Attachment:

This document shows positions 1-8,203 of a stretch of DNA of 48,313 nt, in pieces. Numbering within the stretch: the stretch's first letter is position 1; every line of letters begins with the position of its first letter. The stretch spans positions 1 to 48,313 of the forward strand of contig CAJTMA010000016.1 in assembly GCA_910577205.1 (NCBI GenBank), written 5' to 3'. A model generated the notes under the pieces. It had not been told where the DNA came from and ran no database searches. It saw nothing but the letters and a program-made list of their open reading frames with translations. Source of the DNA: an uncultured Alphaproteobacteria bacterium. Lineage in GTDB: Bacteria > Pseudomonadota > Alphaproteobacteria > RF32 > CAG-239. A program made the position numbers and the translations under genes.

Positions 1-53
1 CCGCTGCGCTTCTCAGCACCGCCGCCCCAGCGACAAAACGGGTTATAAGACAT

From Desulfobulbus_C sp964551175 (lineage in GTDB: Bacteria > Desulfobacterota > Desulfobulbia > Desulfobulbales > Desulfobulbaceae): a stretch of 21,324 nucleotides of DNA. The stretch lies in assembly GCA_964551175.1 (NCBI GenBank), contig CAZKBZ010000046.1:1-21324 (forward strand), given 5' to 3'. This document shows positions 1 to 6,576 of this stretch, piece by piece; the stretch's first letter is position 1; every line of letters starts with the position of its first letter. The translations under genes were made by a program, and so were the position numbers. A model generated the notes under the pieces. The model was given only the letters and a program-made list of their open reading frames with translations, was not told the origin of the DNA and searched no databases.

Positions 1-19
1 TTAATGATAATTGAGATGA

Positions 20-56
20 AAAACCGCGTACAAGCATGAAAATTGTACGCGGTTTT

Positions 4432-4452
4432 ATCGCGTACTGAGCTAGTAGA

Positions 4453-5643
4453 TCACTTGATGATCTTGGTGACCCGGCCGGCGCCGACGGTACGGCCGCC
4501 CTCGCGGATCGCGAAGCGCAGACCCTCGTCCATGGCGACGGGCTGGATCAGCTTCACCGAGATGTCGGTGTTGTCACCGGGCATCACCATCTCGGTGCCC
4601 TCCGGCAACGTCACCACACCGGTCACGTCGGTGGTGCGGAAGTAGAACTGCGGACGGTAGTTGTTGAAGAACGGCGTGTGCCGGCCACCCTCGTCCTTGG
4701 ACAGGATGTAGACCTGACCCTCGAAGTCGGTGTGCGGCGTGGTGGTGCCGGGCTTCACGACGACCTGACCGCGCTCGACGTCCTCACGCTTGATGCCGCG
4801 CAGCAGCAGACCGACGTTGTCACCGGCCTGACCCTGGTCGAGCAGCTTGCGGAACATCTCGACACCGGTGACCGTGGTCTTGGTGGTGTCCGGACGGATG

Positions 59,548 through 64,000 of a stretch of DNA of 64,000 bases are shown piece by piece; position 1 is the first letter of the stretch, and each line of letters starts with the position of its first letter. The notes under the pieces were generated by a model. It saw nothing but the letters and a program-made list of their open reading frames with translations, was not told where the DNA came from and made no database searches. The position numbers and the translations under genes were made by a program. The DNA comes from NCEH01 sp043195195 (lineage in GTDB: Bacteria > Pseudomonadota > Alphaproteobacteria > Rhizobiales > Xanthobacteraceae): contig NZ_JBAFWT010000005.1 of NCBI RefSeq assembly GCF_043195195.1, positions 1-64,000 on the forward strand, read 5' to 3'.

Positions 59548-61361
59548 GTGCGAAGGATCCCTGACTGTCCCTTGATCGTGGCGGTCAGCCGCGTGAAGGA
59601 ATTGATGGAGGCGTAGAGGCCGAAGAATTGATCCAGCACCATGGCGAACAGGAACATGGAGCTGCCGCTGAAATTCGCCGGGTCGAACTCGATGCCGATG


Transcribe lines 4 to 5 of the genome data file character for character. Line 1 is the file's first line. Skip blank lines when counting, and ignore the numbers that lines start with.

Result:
From Desulfobulbus_C sp964551175 (lineage in GTDB: Bacteria > Desulfobacterota > Desulfobulbia > Desulfobulbales > Desulfobulbaceae): a stretch of 21,324 nucleotides of DNA. The stretch lies in assembly GCA_964551175.1 (NCBI GenBank), contig CAZKBZ010000046.1:1-21324 (forward strand), given 5' to 3'. This document shows positions 1 to 6,576 of this stretch, piece by piece; the stretch's first letter is position 1; every line of letters starts with the position of its first letter. The translations under genes were made by a program, and so were the position numbers. A model generated the notes under the pieces. The model was given only the letters and a program-made list of their open reading frames with translations, was not told the origin of the DNA and searched no databases.

Positions 1-19